Latest Team Rankings
Free Rivals Alerts
|ShopMobileRadio RSSRivals.com Yahoo! Sports|
|College Teams||High Schools|
October 9, 2010
Johnny White's name started with the fans in the end zone. Slowly it spread up each sideline until all of Kenan Stadium was ringing with the senior running back's name.With 19 seconds left in North Carolina's 21-16 win against Clemson, a chant of
Carolina's running game hadn't been much to cheer about most of the day, but White came up huge in the fourth quarter, turning into a one-man clock-killing machine and setting off the show of appreciation from the crowd.
"It was a great feeling," White said, "just to know the crowd's still there and still alive."
The win was the third in a row for UNC (3-2, 1-1 in the ACC) and first against Clemson since 2001.
It came despite still missing 11 players from the lineup due to the NCAA review. The latest victim was fullback Devon Ramsey, who was held out because of information gathered as part of the investigation. The Heels were also without starting linebacker Quan Sturdivant, who missed his second straight game with a hamstring injury.
"The things we can do with the amount of stuff that's going on around this program is amazing," said quarterback T.J. Yates, who had 164 passing yards and a touchdown.
White ran for 55 of his 89 rushing yards in the fourth quarter and added a team-high 90 receiving yards on six catches. That meant that he personally amassed 179 of UNC's 255 yards from scrimmage.
And for the first time in his career, White rushed for a pair of touchdowns in the same game, scoring on a 4-yard run in the first quarter and a 26-yard run in the fourth.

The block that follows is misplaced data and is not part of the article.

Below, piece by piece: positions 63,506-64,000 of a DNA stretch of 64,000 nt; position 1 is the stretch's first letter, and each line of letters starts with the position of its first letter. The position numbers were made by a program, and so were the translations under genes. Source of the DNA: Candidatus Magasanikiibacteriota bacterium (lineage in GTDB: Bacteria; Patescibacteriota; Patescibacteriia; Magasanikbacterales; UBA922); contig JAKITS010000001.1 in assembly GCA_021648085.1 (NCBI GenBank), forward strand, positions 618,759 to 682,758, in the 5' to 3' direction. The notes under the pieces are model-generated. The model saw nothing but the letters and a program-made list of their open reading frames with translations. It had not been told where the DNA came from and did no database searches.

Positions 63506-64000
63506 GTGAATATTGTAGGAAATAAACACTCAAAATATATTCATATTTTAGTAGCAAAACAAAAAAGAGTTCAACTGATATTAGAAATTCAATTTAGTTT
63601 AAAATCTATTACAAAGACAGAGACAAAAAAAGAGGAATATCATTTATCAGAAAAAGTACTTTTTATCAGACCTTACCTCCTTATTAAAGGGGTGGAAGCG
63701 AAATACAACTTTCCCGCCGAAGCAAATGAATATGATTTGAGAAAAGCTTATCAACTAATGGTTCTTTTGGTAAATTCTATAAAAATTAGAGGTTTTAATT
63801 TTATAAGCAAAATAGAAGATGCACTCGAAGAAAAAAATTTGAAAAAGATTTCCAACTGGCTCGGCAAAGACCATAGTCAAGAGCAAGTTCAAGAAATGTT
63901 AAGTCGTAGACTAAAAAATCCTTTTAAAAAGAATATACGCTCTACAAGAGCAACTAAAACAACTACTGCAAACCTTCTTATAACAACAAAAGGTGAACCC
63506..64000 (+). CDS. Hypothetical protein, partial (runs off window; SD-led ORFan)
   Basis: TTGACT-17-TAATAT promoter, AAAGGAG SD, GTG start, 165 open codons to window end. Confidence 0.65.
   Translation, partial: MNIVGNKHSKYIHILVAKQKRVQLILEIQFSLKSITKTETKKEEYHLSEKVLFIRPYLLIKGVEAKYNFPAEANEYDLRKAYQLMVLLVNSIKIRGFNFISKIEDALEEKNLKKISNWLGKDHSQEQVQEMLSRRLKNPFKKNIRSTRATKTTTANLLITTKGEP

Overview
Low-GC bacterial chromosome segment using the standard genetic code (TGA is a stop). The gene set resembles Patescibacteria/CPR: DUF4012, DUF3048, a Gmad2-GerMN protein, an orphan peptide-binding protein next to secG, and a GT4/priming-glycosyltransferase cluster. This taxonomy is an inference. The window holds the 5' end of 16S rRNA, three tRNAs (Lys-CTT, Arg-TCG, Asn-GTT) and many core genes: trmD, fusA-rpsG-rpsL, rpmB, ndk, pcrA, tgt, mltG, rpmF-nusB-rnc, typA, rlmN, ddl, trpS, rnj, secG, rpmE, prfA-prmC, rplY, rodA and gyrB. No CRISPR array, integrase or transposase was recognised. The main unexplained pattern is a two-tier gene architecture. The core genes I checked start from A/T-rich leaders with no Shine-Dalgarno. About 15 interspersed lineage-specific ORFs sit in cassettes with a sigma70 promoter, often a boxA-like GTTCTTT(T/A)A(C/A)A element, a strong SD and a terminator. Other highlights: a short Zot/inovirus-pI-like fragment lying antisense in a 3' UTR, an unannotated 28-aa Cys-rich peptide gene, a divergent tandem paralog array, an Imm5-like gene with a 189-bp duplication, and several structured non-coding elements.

"He's an extremely explosive player," Yates said. "He can catch the ball out of the backfield, and he can run. He came up huge for us."
It looked as though White's second touchdown of the day, which came with a little less than seven minutes remaining, would seal the game.
The Tar Heels' scoring drive was their longest of the season time-wise, clocking in at nearly eight minutes.
But Clemson struck quickly, with quarterback Kyle Parker hitting Jaron Brown for a 74-yard score that pulled the Tigers within five with 5 ½ minutes to go.
The victim on that play was UNC safety Deunta Williams, who returned to the lineup after serving a four-game suspension to start the season. Perhaps inspired by the way fellow safety Da'Norris Searcy had an interception return for a touchdown a week earlier in his first game back, Williams tried to play the ball and came up empty.
"I'm gonna be honest - that was all me," Williams said. "I short-armed it. If I picked it off, coach would say, 'Great play' but when you don't, it's, 'Bad angle.' Sitting out makes you a little hungry."
Outside of that big play, it was another great day for the Carolina defense.
Clemson's only other touchdown came after a long punt return started the Tigers' drive at Carolina's 21-yard line in the third quarter. UNC held Clemson to 305 yards of total offense, including just 91 on the ground.
Offensively, Carolina's main success came by not making any mistakes.
The Tar Heels didn't turn the ball over at all, marking the first time since 1996 that they have had consecutive games without a turnover. They also went 4 for 4 on fourth-down conversions.
Keeping the ball - and keeping it safe - set the stage for them to close out the game in the final minutes.
Carolina had 99 yards of offense in the fourth quarter, and all nine plays on their drive after Clemson's late score put the ball in White's hands. The coaches even asked White what plays he wanted to run, and the offense went with those.
The biggest was a third-and-9 pass that White took 12 yards to keep the clock moving and the ball in Carolina's hands. The Heels would eventually punt the ball back to Clemson with 13 seconds to go, but the close-out work had been done.
And the satisfaction of putting away the team's third win in a row was the only thing that made White happier than hearing his name chanted throughout the stadium.
"It's a weight off our shoulders," White said. "Things are changing, and stuff is starting to go our way."